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Learn how to save water like a pro

QWEL program offers certification for water-efficient landscaping

Water-efficient landscape garden
The Water Efficient Landscape garden at the Fair Oaks Horticulture Center offers good examples for anyone looking to reduce water use via plant selection. (Photo: Kathy Morrison)

Are you ready to step up your water-wise expertise? Would you like to become a certified water-efficient landscape pro? Then, this program is for you.

And the best part? You can do it virtually anywhere (as long as you have internet access).

It’s the Qualified Water Efficient Landscaper (QWEL) professional certification program, designed to provide landscape professionals with the know-how to create and maintain beautiful landscapes while saving water.

These skills (and the knowledge behind them) are helpful at any time, but will be particularly useful in dry times ahead. Despite recent storms, Northern California’s total rainfall for this water year remains far below average.

Hosted by the Regional Water Authority and scheduled for six afternoons, the QWEL course will be held from 12:30 to 4 p.m. Mondays and Wednesdays, March 8 through 24. Course fee is $50.

“The QWEL professional certification (program) provides landscape professionals with 21 hours of education on local water supply, sustainable landscaping, soils, landscape water budgets, irrigation system components and maintenance, irrigation system audits, and scheduling and controller programming,” said Amy Talbot, RWA water efficiency program manager.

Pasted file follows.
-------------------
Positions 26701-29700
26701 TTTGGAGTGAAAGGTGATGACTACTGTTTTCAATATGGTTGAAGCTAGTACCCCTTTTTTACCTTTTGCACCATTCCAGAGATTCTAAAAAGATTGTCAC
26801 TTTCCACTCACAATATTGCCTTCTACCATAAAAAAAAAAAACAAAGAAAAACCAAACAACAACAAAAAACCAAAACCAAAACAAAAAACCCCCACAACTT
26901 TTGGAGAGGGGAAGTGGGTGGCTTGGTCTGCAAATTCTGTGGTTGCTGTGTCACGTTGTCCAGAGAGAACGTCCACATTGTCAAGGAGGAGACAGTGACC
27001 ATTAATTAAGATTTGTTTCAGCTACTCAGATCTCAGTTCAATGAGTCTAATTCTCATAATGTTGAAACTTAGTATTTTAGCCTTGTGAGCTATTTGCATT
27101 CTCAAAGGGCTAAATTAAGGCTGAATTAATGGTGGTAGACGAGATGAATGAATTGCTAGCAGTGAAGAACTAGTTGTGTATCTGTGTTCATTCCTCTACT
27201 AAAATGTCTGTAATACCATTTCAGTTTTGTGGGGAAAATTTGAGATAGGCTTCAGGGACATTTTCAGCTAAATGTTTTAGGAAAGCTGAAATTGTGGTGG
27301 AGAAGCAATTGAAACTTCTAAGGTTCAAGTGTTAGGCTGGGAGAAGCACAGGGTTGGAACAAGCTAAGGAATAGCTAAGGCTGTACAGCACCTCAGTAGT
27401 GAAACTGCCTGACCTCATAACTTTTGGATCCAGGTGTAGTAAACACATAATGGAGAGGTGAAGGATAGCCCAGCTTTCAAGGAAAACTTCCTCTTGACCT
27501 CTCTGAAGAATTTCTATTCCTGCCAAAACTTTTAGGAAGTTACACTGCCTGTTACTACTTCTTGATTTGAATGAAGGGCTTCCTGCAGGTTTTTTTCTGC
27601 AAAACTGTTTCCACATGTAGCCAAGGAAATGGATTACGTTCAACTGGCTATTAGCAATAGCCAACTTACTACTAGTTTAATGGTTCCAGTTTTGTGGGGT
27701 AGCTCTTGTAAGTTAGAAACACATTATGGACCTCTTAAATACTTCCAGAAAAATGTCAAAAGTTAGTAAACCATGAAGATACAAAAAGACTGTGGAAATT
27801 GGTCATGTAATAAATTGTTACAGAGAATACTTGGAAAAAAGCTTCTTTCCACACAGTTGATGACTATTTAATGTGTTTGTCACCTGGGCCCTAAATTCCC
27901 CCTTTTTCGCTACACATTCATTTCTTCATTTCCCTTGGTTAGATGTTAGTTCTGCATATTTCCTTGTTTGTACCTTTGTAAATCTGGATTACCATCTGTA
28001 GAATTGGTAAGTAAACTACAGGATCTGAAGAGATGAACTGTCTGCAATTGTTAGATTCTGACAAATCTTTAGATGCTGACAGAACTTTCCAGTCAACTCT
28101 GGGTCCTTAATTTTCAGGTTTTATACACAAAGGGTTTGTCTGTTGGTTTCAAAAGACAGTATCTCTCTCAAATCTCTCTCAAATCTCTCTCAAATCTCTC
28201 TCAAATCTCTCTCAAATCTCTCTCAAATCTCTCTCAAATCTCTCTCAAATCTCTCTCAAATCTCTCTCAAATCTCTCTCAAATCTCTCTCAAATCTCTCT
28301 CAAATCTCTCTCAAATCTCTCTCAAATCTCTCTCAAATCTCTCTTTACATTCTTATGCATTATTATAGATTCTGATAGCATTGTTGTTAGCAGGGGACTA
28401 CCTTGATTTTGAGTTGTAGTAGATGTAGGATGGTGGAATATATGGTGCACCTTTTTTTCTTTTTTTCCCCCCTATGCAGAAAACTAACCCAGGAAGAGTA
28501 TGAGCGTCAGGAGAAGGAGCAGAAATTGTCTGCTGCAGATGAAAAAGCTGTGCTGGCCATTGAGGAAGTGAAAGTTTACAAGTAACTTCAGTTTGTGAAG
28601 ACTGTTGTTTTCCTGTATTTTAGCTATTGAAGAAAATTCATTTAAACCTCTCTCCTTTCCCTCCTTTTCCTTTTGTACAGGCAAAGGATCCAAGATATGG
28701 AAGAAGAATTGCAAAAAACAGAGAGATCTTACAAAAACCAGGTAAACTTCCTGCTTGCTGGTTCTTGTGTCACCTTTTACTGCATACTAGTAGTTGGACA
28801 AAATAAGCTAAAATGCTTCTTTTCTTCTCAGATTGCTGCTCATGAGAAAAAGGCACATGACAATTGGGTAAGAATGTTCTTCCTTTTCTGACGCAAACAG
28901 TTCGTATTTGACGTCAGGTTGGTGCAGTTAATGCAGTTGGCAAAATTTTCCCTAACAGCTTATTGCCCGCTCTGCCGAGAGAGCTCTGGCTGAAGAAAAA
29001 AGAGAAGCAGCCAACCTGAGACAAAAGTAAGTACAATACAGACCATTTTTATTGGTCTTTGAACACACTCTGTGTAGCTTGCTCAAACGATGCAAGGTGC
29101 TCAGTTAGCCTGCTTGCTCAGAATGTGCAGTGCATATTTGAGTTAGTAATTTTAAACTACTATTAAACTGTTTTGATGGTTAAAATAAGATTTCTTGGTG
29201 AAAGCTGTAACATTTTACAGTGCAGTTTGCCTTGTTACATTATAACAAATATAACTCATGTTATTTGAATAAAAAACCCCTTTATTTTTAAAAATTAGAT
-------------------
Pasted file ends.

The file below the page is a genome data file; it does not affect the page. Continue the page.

“In order to obtain the QWEL certification, an individual must demonstrate their ability to perform an irrigation system audit as well as pass the QWEL exam.”

The list of topics covered in the QWEL curriculum include:

* Where Our Water Comes From

* Sustainable Landscaping

* Landscape Water

* Irrigation Systems

* Irrigation Maintenance and Trouble Shooting

* Irrigation System Auditing

* Irrigation Scheduling

* Irrigation Controllers

This training also has been approved for 19.5 Association of Professional Landscape Designers (APLD) Continuing Education units. Graduates can choose to be added to the QWEL public referral list.

Space is limited and slots are filling quickly, so register early. To register:

For more information on QWEL, go to:


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Garden Checklist for week of July 7

Take care of garden chores early in the morning, concentrating on watering. We’re still in survival mode until this heat wave breaks.

* Keep your vegetable garden watered, mulched and weeded. Water before 8 a.m. to conserve moisture.

* Prevent sunburn; provide temporary shade for tomatoes, peppers, eggplant, melons, squash and other crops with “sensitive” skin.

* Hold off on feeding plants until temperatures cool back down to “normal” range. That means daytime highs in the low to mid 90s.

* Don’t let tomatoes wilt or dry out completely. Give tomatoes a deep watering two to three times a week. Harvest vegetables promptly to encourage plants to produce more.

* Squash especially tends to grow rapidly in hot weather. Keep an eye on zucchini.

* Some weeds thrive in hot weather. Whack them before they go to seed.

* Pinch back chrysanthemums for bushy plants and more flowers in September.

* Harvest tomatoes, squash, peppers and eggplant. Prompt picking will help keep plants producing.

* Remove spent flowers from roses, daylilies and other bloomers as they finish flowering.

* Pinch off blooms from basil so the plant will grow more leaves.

* Cut back lavender after flowering to promote a second bloom.

* One good thing about hot days: Most lawns stop growing when temperatures top 95 degrees. Keep mower blades set on high.

* Once the weather cools down a little, it’s not too late to add a splash of color. Plant petunias, snapdragons, zinnias and marigolds.

* After the heat wave, plant corn, pumpkins, radishes, winter squash and sunflowers. Make sure the seeds stay hydrated.

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